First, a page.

Notable queer residents in Greenwich:
• Truman Capote (1924–1984), writer, moved to town with his family in 1939, attended Greenwich High School.
• Wanda Sykes (born 1964), comedian and actress, lives in town
Life
Who: Edgar Domingo Evia y Joutard (July 30, 1910 – February 10, 2003) aka Edgar de Evia
During almost two decades Edgar de Evia’s house and study were in the three higher floors of 867 Madison Avenue, the present main store of Ralph Lauren and in this rural residence. When the relationship of his companion Robert Denning with Vincent Fourcade began and they formed Denning & Fourcade, they remained in New York. This took to the formation of the company Denning & Fourcade and the dissolution of the one of Edgar de Evia. Douglas James Johnson (1937-1998) was a painter who lived in Michigan and France. Douglas Johnson is known for painting, collage, mixed media, drawing, teaching. He did many paintings of the Edgar de Evia home Quiet Corner on Hill Road in Greenwich, CT. These were done in the early 1960s when Johnson had his studio over the garage of this home and was in a relationship with de Evia for several years before moving to Iran. He had an exhibition at a gallery Rive Gauche in Daren, CT in the early 1960s.



Queer Places, Vol. 1 edited by Elisa Rolle
ISBN-13: 978-1532901904
ISBN-10: 1532901909
Release Date: July 24, 2016
CreateSpace Store: https://www.createspace.com/6228297
Amazon (print): http://www.amazon.com/dp/1532901909/?tag=elimyrevandra-20
Amazon (kindle): http://www.amazon.com/dp/B01IZ1BU9K/?tag=elimyrevandra-20

Edgar de Evia leased the Rhinelander Mansion in the 1950s and 1960s, used as his residence, and often rented out portions of as studios and offices.
Address: 867 Madison Ave, New York, NY 10021, USA (40.77143, -73.96542)
Type: Private Property
National Register of Historic Places: 80002727, 1980
Place
Built in 1898, Design by Alexander Mackintosh (1861-1945)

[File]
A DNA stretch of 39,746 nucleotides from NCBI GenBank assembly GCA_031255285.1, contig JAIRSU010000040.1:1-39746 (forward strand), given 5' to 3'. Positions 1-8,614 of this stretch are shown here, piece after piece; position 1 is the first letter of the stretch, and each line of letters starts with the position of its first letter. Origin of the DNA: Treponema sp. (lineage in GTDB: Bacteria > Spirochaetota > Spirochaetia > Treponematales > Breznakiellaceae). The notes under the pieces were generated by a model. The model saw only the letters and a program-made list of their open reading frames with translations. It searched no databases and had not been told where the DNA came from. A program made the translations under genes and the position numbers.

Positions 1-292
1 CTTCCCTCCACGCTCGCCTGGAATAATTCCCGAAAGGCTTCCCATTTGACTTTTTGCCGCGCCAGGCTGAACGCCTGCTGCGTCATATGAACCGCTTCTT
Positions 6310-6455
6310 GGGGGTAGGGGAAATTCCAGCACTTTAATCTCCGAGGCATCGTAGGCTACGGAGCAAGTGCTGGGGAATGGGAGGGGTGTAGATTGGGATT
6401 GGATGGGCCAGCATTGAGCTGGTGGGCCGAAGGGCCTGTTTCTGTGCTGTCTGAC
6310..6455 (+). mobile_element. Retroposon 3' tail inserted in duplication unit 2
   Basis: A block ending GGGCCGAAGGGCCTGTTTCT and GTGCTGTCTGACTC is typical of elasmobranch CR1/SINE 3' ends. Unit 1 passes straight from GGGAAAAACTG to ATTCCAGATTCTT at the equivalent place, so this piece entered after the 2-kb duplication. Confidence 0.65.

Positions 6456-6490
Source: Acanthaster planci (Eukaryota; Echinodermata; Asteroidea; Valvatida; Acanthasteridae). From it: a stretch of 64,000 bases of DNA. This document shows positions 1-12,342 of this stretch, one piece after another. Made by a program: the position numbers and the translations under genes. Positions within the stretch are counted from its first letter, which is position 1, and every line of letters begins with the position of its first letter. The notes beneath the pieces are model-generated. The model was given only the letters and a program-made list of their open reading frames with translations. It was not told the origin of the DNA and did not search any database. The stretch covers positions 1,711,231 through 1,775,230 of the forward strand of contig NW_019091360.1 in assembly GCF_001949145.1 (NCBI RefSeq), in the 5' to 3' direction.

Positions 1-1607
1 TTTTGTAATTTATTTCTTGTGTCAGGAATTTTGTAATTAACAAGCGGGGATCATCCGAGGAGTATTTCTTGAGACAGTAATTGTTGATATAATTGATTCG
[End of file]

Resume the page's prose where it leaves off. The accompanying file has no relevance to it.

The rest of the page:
The Gertrude Rhinelander Waldo House is a French Renaissance revival mansion located at 867 Madison Avenue on the corner of East 72nd Street in the Lenox Hill neighborhood of Manhattan, New York City. Although the house had been commissioned by Gertrude Rhinelander Waldo, the eccentric heiress never moved into it, preferring to live across the street. The mansion was modeled on the chateaux of the Loire Valley in France. Architecture critic Henry Hope Reed Jr. has observed about it: “The fortress heritage of the rural, royal residences of the Loire was not lost in the transfer to New York. The roof-line is very fine... The Gothic is found in the high-pitched roof of slate, the high, ornate dormers and the tall chimneys. The enrichment is early Renaissance, especially at the center dormers on both facades of the building, which boast colonnettes, broken entablatures, finials on high bases, finials in relief and volutes. In fact, although the dormers are ebullient, ornamentation is everywhere, even in the diamond-shaped pattern in relief on the chimneys (traceable to Chambord.)” The first floor was a large center hall with rooms on each side for reception and servants activities. The second floor housed the main salon, the dining room and the butler’s pantry. The third floor was where the master bedroom was located while the fourth floor housed the servants quarters and guest bedrooms. The building remained vacant until 1921, at which time the first floor was converted into stores and two apartments were carved out of the upper four floors. Commercial enterprises which have used the location at various times include an antique store, Christie’s auction house and a Zabar’s-owned restaurant. Photographer Edgar de Evia first saw the duplex apartment on the fourth and fifth floors when it was occupied by Dr. Stanton, a homeopathic physician who de Evia consulted on the recommendation of Dr. Guy Beckley Stearns, for whom de Evia worked as a researcher. When de Evia’s photographic career was taking off in the late 1940s the duplex became available and he rented it as his home with his companion and business partner Robert Denning and his mother Miirrha Alhambra, the former Paula Joutard de Evia. It would remain his home for over 15 years. The building was owned by the 867 Madison Corporation in the 1950s, which offered it to de Evia for sale or net lease in 1956. At that time he created Denvia Realty Corporation with his partner Denning and they entered into a ten-year net lease, becoming the landlords of the building. At this time de Evia and Denning began using the entire third floor for de Evia’s studios, while the fourth floor, the lower floor of their original duplex, contained the living room, dining room, ballroom and de Evia’s mother’s bedroom. The fifth and top floor contained the master bedroom which had a bathroom at either end and the servants’ rooms. Offices on the second floor were rented to the interior decorators Tate and Hall, among others. The shops on the street level included the Pharmacy on the corner and the Rhinelander Florist on the Madison Avenue side. After meeting Vincent Fourcade in 1959 Denning started to entertain prospective decorating clients in the apartment while de Evia was at his Greenwich, Connecticut estate. These included Ogden and Lillian Phipps and led to the forming of Denning & Fourcade. By 1963 de Evia took the fifth floor and converted it into his own residence, opening up the smaller rooms. The 10 rooms on the fourth floor were at this time rented to the restaurateur Larry Ellman, owner of the Cattleman Restaurant. During the Denvia net lease the building was sold by the 867 Madison Avenue Corporation to Central Ison, Ltd. for US$590,000. From 1967 until the early 1980s a nearby church used the top two floors for their offices. Ralph Lauren obtained the net lease in 1983 and started a massive overhaul of the building to create his Polo Ralph Lauren flagship store. Naomi Leff supervised the rehabilitation of the building. It took around 18 months working in the final months around the clock. Published figures put the cost around $14–15 million. Ownership of the building has changed several times during his lease; from US$6.4 million in 1984, five years later in 1989 it sold for US$43 million, and the most recent sale in 2005 was reported at a record US$80 million.